A group of young British footballers crowned world champions at the last Special Olympics have taken part in an historic match against their Israeli counterparts near Tel Aviv.
The athletes with intellectual disabilities touched down in Israel as part of the London in Tel Aviv Festival – becoming the first foreign delegation of Special Olympics (SO) athletes to compete in the country.
The 16-strong group trained at Maccabi Tel Aviv’s ground and bartered at Carmel Market, ahead of last Thursday’s big match attended by representatives of the Israeli Olympic and Paralympic Committees and the Peres Centre. The visit was sponsored by Nissim Levy and UJIA.
Michelle Carney, CEO of Special Olympics GB, told Jewish News: “This was an amazing opportunity to reunite the gold medal-winning team after the World Games, but also to offer a cultural experience and meet fellow athletes, which is so important In the lads’ growth as people and footballers.
“We try to develop our athletes as leaders, speakers and increase their employability skills. Some were told they would never amount to anything – and now they‘re winning medals. It’s incredible to watch their confidence grow and we need more people to know what awesome athletes they are.”
Athletes with an IQ under 75 are eligible to compete in the Special Olympics – which brought more than 7,500 people from around the globe to the World Games in Abu Dhabi – with many on the autistic spectrum. During last week’s match, the GB side was complemented by seven British olim without disabilities, and a group of prominent actors, artists and musicians joined the Israeli side.
And while Israel may have lost on the field, it clearly gained admirers off it including GB captain Joe McKenzie. The 25-year-old listed training at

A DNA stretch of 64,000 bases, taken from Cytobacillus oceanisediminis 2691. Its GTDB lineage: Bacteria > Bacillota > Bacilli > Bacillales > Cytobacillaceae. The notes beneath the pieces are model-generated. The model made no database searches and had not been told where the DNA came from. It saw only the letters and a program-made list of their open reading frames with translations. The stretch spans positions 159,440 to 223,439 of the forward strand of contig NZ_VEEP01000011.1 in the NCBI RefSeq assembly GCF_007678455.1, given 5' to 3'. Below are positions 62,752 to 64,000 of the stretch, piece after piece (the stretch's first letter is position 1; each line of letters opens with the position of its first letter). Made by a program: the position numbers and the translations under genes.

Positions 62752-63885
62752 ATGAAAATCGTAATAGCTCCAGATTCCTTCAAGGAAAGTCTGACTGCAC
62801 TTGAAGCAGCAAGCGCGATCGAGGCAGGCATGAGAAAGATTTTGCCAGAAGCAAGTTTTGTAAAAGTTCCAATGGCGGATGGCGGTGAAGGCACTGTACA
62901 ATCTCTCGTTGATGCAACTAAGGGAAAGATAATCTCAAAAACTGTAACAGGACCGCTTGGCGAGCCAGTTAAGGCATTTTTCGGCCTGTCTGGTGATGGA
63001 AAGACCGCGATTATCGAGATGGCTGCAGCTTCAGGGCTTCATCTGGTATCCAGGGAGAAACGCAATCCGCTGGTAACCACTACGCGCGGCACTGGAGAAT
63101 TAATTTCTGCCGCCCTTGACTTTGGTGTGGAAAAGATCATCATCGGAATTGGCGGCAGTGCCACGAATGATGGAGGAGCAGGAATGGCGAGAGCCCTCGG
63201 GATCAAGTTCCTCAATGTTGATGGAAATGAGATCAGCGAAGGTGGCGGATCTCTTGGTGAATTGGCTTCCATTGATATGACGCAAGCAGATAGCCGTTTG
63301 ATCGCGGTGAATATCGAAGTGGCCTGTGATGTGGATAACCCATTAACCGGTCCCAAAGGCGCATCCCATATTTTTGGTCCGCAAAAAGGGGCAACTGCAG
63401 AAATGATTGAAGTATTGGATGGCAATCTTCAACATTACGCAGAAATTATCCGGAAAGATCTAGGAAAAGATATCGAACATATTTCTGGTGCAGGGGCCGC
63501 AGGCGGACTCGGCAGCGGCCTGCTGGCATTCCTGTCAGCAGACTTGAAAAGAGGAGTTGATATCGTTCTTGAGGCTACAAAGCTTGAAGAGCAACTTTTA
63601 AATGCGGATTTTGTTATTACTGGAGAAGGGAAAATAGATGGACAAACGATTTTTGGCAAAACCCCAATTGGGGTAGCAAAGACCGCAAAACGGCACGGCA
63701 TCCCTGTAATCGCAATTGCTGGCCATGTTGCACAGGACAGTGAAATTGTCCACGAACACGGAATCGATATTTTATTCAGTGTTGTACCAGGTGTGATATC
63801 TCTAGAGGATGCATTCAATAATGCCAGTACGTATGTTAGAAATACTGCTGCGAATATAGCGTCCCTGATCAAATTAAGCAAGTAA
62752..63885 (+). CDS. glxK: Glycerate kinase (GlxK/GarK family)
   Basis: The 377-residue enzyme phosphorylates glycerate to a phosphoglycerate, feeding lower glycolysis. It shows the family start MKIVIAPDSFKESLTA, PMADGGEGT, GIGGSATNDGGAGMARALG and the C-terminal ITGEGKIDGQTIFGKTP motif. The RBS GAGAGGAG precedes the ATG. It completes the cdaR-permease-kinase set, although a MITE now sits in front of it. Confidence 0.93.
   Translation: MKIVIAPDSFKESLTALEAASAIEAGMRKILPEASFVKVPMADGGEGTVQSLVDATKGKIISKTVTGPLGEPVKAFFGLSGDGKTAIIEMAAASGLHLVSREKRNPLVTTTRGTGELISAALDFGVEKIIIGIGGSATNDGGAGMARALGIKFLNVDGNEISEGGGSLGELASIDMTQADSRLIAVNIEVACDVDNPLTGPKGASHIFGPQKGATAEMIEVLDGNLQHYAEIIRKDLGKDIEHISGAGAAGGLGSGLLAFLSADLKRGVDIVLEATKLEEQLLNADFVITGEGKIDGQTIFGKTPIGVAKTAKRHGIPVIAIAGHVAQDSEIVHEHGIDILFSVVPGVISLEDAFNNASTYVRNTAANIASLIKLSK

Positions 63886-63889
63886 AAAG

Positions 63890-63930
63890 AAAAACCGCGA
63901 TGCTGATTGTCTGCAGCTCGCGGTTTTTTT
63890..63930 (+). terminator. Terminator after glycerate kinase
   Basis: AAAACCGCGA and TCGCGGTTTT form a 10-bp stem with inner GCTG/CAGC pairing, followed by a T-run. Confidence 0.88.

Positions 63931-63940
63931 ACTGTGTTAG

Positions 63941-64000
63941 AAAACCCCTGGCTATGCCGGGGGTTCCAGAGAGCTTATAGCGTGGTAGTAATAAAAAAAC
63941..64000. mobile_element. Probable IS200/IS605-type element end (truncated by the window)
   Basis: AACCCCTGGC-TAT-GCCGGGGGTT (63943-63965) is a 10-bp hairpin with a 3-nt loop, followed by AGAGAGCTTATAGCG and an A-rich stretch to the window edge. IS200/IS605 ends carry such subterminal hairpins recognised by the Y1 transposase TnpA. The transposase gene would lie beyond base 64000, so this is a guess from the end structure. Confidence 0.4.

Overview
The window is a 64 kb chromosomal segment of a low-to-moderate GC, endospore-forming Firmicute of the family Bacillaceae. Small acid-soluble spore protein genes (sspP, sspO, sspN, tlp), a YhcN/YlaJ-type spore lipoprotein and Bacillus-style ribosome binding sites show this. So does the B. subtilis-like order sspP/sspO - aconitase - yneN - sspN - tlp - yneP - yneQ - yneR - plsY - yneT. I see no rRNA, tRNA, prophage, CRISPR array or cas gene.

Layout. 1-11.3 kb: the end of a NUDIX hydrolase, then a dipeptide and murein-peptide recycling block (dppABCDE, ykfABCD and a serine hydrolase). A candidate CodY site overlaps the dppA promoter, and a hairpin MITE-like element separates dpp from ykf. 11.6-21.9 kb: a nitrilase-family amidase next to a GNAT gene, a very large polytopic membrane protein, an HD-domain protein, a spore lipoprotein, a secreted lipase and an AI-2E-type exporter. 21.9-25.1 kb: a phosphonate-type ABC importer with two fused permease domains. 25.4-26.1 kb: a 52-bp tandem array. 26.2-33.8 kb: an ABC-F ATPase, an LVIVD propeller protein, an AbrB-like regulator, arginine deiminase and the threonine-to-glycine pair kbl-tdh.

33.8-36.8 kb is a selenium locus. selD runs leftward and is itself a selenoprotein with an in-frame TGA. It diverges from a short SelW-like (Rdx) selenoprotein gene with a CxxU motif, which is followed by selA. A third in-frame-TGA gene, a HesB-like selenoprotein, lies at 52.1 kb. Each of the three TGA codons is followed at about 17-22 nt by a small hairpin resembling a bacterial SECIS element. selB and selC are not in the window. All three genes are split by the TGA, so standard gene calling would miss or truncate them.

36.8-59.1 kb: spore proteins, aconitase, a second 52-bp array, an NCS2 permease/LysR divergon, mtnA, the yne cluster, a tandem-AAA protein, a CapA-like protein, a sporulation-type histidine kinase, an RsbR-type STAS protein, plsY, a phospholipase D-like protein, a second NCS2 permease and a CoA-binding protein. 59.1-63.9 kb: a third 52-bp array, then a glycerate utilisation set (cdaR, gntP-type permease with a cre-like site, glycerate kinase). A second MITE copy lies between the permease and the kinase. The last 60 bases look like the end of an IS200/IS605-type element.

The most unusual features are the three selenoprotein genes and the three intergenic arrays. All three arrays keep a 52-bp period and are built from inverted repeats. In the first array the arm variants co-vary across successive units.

Maccabi Tel Aviv as a highlight, adding: “Coming here has been amazing – we don’t get to spend time on the beach in Scotland. Everyone at home is jealous.”
Ryan Anstey, 23, said he “almost cried” at being reunited with his teammates in Israel, which he described as a “beautiful country”. As he joined players from both sides in signing a ball, which will later be auctioned for charity, he added: “After playing,
I want to go into coaching – I can learn a lot from them and them from me.”
Discussions are already underway about further collaborations between the two countries, including a possible return match in London, while SO is in contact with Kisharon and Langdon to explore involving more Jewish children in its activities.
The unique match was sparked by a conversation between festival founder Marc Worth and Sharon Levy-Balanga, CEO of SO Israel and a key organiser of the event. She said: “Our athletes are our teachers. Once we see our athletes are the same as us, we learn to appreciate difference. When I measure the impact of the Special Olympics, it’s about those without disabilities.” While the Special Olympics is apolitical, she hoped the GB team would tell those back home about the Israel they saw for themselves.
Former footballer Gidon Moliaff, the founder of sport goods company Mega Sport, said he was “excited” to host the event at his home.